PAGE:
Louisiana has always had a distinctive political culture. It has something to do with French and Spanish rule before Jefferson bought our asses (assets?) but it probably has more to do with quirkiness and downright craziness than anything else. The Gret Stet is different and damn proud of it. Antebellum Louisiana had a Jewish US Senator, Judah P. Benjamin, who went on to become Confederate Secretary of State. We had a black Governor during Reconstruction and a populist/fascist near dictatorship under Huey P. Long. Hmm, there’s that middle initial P again. Louisiana voted for Thurmond and Wallace for President but rejected David Duke in consecutive statewide elections in 1990 and 1991. It’s a mixed bag of nuts to say the least.
Anyway, the Gret Stet has had a long history of political contrariness, which has made things here pretty darn interesting. But the times they are a changin’.Here’s what ace Picayune political pundit Stephanie Grace had to say about it in her latest column:
It wasn’t so long ago that Louisiana elections could still confound outsiders. Even as the state drifted steadily into the reliably red column, certain idiosyncratic patterns persisted. Voters believed there was such a thing as a conservative Democrat, and were willing to send people who fit that mold to Washington. Onetime Dixiecrats who joined the burgeoning Republican ranks were welcomed, and forgiven their pasts. A powerful post in Congress and a record of meeting local needs was enough to trump an unpopular affiliation.
Only two years ago Democratic U.S. Sen. Mary Landrieu won reelection by focusing on her seniority and her state, rather than her party. Louisianans dramatically split their votes and gave Landrieu 52 percent, 12 points more than the man at the top of her ticket, President Barack Obama.
If Landrieu tried to pull that off in 2010’s hyperpartisan environment, the odds would be against her. They sure are against fellow Democrat U.S. Rep. Charlie Melancon, who is pursuing a similar strategy against a reliably conservative Republican U.S. Sen. David Vitter — even though Melancon has cast himself as a centrist John Breaux type, and even though Vitter’s prostitution scandal makes him vulnerable on paper.
In fact, it’s looking like this election cycle will go down as the year everything changed, the moment when Louisiana’s politics finally became nationalized. Those who find themselves on the uncomfortable side of the partisan divide are spending millions trying to change the narrative, but with just two weeks left, it’s proving awfully persistent.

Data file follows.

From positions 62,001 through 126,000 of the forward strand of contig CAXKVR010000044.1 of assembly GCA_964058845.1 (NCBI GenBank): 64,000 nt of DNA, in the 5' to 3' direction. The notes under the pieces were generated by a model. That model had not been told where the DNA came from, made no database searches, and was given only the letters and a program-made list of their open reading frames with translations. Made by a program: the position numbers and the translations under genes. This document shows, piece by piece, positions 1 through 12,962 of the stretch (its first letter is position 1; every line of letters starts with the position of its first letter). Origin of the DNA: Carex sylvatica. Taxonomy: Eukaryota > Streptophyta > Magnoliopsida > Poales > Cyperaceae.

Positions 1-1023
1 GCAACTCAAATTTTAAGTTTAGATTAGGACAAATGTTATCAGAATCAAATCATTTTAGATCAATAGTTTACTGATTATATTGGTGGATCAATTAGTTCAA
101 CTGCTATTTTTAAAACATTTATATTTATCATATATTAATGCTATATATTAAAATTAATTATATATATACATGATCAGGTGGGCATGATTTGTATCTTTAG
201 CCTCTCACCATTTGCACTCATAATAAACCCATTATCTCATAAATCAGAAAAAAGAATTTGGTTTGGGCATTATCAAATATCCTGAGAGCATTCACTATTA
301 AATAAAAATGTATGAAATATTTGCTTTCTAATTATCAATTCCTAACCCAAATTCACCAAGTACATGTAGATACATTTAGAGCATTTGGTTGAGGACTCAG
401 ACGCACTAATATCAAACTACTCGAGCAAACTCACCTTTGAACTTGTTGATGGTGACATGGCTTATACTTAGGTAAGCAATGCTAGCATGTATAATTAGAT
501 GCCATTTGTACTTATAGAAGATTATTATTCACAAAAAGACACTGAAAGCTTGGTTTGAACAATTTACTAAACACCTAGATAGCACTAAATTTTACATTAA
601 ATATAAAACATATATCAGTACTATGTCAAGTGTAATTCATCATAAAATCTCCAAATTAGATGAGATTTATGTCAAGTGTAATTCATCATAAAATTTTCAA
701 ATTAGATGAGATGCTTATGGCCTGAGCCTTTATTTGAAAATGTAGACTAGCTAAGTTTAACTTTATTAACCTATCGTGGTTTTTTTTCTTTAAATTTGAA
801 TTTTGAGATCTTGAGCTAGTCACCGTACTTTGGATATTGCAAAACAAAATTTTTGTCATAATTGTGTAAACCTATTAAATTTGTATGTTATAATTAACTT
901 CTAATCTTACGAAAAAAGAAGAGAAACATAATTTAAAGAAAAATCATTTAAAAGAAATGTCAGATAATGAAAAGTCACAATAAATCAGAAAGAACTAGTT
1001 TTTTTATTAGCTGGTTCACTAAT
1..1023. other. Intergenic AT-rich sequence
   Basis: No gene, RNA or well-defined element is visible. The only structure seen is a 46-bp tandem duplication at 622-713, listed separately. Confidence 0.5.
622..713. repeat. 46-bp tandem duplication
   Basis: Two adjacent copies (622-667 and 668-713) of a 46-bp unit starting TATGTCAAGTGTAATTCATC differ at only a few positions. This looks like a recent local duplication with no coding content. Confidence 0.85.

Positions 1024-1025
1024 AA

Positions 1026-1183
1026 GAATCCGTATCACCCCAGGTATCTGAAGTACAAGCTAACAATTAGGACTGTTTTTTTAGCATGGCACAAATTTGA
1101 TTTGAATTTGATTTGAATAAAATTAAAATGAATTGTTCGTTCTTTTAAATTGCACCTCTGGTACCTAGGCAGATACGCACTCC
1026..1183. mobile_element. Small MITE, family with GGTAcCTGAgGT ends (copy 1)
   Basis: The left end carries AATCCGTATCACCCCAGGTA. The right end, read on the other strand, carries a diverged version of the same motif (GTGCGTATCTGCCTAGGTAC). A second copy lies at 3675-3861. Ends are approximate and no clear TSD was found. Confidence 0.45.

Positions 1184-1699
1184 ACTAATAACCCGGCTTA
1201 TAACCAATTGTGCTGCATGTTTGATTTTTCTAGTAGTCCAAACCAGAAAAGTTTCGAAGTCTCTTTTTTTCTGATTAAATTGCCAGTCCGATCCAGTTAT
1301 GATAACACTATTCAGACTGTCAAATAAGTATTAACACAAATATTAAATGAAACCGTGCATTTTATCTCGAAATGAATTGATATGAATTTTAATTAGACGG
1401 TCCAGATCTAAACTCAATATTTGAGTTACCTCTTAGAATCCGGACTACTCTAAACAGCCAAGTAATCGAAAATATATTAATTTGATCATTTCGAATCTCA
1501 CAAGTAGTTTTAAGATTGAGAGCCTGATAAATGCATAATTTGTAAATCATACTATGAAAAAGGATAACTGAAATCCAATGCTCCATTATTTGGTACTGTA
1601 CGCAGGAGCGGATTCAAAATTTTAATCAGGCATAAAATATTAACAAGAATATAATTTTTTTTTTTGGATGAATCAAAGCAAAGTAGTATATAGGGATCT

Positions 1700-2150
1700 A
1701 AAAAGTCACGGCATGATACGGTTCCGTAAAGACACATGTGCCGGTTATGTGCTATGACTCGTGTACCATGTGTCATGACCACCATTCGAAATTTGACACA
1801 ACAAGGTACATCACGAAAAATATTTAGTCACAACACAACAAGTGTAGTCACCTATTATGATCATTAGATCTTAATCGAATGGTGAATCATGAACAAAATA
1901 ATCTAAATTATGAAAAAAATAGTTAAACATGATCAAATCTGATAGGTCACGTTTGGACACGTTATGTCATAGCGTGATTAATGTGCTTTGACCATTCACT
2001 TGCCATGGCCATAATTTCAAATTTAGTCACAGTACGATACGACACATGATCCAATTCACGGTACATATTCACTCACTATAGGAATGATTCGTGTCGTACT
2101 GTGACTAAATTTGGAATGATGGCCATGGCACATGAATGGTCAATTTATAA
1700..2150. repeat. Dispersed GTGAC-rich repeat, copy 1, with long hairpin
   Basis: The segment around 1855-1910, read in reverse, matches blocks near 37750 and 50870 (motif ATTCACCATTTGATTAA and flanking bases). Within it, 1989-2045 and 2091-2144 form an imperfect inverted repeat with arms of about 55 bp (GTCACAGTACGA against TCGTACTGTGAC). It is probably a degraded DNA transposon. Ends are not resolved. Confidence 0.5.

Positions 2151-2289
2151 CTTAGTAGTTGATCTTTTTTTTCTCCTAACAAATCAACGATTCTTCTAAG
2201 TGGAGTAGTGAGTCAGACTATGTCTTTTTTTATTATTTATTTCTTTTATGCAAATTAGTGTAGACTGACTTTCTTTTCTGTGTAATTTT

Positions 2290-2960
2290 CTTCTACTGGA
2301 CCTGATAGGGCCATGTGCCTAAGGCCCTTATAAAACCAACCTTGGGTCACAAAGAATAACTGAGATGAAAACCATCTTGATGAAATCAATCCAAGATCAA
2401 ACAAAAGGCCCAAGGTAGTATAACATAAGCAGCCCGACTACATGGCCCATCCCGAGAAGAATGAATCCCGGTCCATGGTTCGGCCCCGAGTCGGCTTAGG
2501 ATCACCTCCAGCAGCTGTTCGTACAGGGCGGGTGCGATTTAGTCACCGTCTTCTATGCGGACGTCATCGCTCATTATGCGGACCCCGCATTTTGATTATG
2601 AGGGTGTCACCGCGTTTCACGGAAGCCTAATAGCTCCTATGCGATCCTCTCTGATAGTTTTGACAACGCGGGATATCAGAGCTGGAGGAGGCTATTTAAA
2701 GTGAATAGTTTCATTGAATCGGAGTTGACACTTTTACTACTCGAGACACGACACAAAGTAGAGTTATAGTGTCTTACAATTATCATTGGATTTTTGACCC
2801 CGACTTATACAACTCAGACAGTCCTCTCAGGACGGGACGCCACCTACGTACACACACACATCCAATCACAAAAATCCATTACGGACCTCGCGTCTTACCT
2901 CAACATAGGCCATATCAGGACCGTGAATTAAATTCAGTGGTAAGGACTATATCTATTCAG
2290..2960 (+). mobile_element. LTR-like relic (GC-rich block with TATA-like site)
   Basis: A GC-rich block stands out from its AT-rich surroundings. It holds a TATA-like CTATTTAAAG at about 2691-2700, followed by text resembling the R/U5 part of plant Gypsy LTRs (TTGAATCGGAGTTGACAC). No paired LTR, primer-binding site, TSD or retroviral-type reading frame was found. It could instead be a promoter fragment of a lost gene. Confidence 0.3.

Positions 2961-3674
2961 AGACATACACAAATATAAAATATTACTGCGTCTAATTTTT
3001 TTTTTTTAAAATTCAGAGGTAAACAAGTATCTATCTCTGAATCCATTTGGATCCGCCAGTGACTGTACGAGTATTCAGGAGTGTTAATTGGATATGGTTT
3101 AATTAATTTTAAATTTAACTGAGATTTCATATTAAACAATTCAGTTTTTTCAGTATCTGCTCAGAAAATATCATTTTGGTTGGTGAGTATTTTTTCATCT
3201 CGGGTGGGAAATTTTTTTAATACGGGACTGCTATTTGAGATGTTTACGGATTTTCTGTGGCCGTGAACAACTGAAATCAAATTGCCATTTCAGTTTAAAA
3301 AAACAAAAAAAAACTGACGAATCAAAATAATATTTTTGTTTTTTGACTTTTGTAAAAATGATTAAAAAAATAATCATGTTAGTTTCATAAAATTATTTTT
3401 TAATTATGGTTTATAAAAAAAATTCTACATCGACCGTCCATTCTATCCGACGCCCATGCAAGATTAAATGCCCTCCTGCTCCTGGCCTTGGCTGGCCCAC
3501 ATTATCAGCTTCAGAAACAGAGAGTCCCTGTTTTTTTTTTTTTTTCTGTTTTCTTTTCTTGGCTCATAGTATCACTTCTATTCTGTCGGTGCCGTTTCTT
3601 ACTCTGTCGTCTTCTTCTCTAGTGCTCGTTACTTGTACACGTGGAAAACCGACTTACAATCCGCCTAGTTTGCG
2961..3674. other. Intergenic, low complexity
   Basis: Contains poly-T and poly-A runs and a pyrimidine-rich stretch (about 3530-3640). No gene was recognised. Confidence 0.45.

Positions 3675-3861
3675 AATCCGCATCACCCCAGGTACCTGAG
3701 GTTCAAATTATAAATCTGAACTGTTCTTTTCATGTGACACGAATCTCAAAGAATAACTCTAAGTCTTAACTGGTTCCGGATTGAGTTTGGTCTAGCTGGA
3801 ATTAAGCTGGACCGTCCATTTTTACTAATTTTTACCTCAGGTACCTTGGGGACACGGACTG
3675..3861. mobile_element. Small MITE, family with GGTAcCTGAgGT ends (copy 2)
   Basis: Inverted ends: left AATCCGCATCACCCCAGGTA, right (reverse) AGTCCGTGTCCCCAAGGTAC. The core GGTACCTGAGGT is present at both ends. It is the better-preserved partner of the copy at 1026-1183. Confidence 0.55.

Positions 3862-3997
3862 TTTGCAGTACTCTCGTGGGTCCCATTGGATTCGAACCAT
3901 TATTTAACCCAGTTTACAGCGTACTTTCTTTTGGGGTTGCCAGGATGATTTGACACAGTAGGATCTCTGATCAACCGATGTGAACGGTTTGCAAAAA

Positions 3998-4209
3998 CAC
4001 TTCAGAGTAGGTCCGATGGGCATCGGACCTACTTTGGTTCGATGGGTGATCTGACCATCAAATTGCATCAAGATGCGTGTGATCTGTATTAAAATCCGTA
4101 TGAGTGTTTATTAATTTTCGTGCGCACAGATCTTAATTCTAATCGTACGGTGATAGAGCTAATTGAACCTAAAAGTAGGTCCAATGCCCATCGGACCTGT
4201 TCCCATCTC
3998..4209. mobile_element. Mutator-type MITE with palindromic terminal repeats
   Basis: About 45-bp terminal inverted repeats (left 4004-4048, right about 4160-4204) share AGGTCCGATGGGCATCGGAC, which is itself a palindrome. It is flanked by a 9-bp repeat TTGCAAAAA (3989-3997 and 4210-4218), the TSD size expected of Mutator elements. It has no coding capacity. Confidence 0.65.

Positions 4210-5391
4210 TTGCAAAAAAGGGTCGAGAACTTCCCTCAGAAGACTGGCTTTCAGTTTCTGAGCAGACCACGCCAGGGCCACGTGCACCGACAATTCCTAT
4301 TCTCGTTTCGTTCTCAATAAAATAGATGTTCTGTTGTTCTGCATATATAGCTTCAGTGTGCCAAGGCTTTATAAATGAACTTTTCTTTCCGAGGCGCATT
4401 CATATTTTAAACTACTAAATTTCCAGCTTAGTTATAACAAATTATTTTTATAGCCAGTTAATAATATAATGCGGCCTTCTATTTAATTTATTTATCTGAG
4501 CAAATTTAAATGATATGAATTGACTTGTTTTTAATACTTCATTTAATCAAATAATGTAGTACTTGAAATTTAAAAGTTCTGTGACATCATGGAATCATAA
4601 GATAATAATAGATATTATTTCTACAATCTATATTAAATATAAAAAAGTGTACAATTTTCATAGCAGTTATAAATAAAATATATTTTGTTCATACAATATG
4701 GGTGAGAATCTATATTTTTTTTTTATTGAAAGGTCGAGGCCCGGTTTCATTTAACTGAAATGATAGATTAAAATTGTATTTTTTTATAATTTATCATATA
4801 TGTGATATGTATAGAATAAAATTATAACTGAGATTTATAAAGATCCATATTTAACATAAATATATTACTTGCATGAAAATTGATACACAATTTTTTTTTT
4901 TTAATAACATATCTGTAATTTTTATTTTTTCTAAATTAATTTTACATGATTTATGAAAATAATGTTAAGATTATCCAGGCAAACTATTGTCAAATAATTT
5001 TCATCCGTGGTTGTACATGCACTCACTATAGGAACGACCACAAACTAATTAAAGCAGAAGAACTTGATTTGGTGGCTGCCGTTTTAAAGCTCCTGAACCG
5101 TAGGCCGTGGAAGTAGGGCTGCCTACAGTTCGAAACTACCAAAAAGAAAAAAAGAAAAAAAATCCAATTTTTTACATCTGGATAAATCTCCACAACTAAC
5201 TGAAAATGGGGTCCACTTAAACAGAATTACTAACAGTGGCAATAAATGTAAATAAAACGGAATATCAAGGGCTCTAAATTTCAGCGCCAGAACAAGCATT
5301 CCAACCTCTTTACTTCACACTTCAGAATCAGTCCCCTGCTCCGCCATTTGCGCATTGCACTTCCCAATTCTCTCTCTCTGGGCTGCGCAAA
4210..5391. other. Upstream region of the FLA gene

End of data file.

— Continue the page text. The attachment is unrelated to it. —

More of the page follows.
I think Stephanie nailed it when it comes to Louisiana but nationally it’s the year of the asshole. Assholish candiates abound and are getting away with malakatude and douchebaggery that would have gotten them defeated a few years ago. Why? Times are tough and the fact that Charlie Melancon is a nice guy and David Vitter is a creep seems less important than before. In fact, creepiness is often confused with toughness and there’s a surfeit of it in 2010. It’s also Bitter Vitter’s stock in trade…
The main reason for the nationalization or Americanization of Louisiana politics is, of course, race. The election of our first black President has unleashed all sorts of craziness and in this state, race lurks behind every political door. Yes, David Duke lost his statewide races BUT he still got a lot of votes. The racial tension in New Orleans during the 1991 Governor’s race was so thick that you could cut it with a knife but we got through it somehow.
I think, however, that our latest bout with the crazies, bigots and teabaggers is likely to last longer than many on the Right’s brief infatuation with the Fuhrer wannabe. Gret Stet wingers can point to their support of Bobby Jindal as proof that they’re not bigots. Wrong. They think of him as a member of a model minority and as an honorary white man. It’s why Governor PBJ has to be more Catholic than the Pope as it were. He knows full well that some of his supporters will turn on him the minute he crosses them and crossing them will be bad for his national ambitions chimerical though they may be.
Finally, since I’m planning to cross-post this primer on the state of Gret Stet politics at my own virtual joint, here’s a wee plug. This evening, Wednesday 10/20 at 7PM, I’ll be on a panel at the Louisiana Endowment For The Humanities along with the aforementioned Stephanie Grace and WBOK radio yakker, John Slade both of whom have appeared at Rising Tide.The panel is free, for details click on this link.